Depending on what kind of game you want and how much you geek out on stuff like this, it’s not a bad way to think about your demographics. A simple system to populate your world without spending a lot of time hand wringing if you’ve got it right.

If you want to dig deeper into demographics and what it means for your setting, here is a good article by a demographer.

Magic complicates everything.

What is magic?

My definition: Magic is the ability to alter reality and break the laws of nature that constrain non-magic using creatures.

Through magic; the dead can live again (or be animated as undead monsters), buildings that are impossible can be raised, people can fly, walls of stone crumbled, armies smashed, forests grown, roads built and on and on.

A question to ask is how do the wizards in my setting use their magic? Is magic expensive? Reliable? Rare?

With magic, a lot of our assumptions about how the world works go out the window. It doesn’t take a deep imagination to start realizing how magic changes everything. All you have to do is go through the spell list brainstorm how you could use or abuse a spell or magic item in the real world.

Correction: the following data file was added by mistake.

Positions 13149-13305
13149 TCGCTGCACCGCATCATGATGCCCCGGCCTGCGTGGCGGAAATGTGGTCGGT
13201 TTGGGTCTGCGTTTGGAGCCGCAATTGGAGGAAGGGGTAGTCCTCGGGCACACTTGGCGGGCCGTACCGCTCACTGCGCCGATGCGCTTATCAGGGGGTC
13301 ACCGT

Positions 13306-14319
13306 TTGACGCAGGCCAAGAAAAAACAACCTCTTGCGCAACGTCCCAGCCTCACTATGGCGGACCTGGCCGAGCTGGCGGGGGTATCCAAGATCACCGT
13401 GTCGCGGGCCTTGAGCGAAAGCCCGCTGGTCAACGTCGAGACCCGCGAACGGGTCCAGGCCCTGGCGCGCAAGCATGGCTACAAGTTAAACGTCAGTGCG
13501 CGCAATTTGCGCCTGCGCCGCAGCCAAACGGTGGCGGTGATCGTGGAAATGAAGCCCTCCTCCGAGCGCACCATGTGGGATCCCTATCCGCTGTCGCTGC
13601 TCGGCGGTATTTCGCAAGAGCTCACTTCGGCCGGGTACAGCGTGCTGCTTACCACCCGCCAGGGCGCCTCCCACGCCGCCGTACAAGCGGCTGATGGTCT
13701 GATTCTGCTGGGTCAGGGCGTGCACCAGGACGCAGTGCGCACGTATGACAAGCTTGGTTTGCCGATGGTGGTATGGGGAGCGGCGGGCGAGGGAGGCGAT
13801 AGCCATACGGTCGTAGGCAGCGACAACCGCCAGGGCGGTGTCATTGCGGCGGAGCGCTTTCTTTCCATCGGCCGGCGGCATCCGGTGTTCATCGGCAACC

What is the value of magic?

In my campaigns over the last ten years, I’ve assumed that the people who have political power in the setting possess or control magic.

A mere glance at world history from the time of the first civilizations on has shown that those who have authority over others manage achieve that by concentrating as many forms of power as they can get in themselves. Empires in particular require the concentration of military, economic, religious, and political power. In an attempt to avoid being overly cynical, even benevolent rulers have recognized the reality that in order to serve the people they had to collect and assert their authority by application of violence and coercion even when they were loath to do it.

“Make sure you’re not made ‘Emperor,’ avoid that imperial stain. It can happen to you, so keep yourself simple, good, pure, saintly, plain, a friend of justice, god-fearing, gracious, affectionate, and strong for your proper work. Fight to remain the person that philosophy wished to make you. Revere the gods, and look after each other. Life is short—the fruit of this life is a good character and acts for the common good.”